especially with regards to your dodgy narrative. Lol

Posted by: one of the joes

Dear Chalky, you seem to like talking about yourself and your views of the world. I just dont see that you understand how to read a posting that is a reply to another post. May be you give it another try. May be then you will understand that I replied to Matt's statement "if it aint broken then dont fix it". The view that I expressed is that democracy is much more than a fix for a broken system. If you like to consider the UAE to be a broken system then this is your choice - but not my words.
You also seem to miss that Matt had expressed his view outside inference was wrong. That is why I reminded him that his own country has a very sad history of involving itself in this region. Peacefully supporting democracy is bad but intrigues to bring down govts is right?
You say you are heading down to NZ? be mindful, there are some smart people down there. They may use English language in ways you dont seem to understand. Prepare yourself for some possible surprises

Posted by: chalky6766

I can't help it that you are obviously a cynical person, I gladly displaced that attitude when I left the media controlled big brother UK all of those years ago and when I leave here I will have a happy heart as I head down to NZ. I take it then that you consider the UAE to be broken,strange that, I don't see drug addicts everywhere, benefit junkies or broken homes, I see a system I can work with and as for the UK's role here and it's historical connection, so be it, it's helped the UAE along as has every other nation that meets and greets. Something tells me anything would irritate you, however you really need to work on that, 'writes but makes no point' approach. BTW. UAE no more? Bitter much???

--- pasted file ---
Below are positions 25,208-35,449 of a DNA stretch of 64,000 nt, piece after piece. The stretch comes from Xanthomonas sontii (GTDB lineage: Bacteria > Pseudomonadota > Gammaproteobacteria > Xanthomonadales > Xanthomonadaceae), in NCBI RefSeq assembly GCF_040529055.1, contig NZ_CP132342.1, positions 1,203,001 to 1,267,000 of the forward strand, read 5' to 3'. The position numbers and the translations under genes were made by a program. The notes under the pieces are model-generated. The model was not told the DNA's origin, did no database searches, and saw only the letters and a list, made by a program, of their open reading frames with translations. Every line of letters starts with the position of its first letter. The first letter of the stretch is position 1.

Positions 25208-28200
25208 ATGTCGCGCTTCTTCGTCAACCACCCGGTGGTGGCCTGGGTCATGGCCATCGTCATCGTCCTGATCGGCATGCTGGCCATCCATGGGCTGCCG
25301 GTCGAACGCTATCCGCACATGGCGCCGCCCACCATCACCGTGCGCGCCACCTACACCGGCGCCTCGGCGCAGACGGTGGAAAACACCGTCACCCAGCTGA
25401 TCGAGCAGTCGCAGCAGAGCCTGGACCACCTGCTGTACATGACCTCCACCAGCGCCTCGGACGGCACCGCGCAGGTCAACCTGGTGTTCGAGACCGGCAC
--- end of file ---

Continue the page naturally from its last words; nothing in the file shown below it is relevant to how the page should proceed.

Posted by: Matt Williams

I am a British citizen and have lived in Dubai for 10 years, I totally support this decision. The leadership here have created what I see as a great model of tolerance, commerce, society and balance with much being done to ensure the wellbeing and continuation of the local populace. Outside interference within the context of a 'think tank' is not needed. If it?s not broke, then don?t try to fix it! Thanks :)

Posted by: Abu Abdullah

We are getting the same perspective from different people, from different countries! ... hmmm

Posted by: Bob A. Rabboh , Professor of Middle East Studies

Excellent decision by the UAE's leadership. Hence, there is no shortage of evidence regarding the UAE's increased prosperity. Leadership Matters : A Model for Development and Stability in the Middle East and North Africa .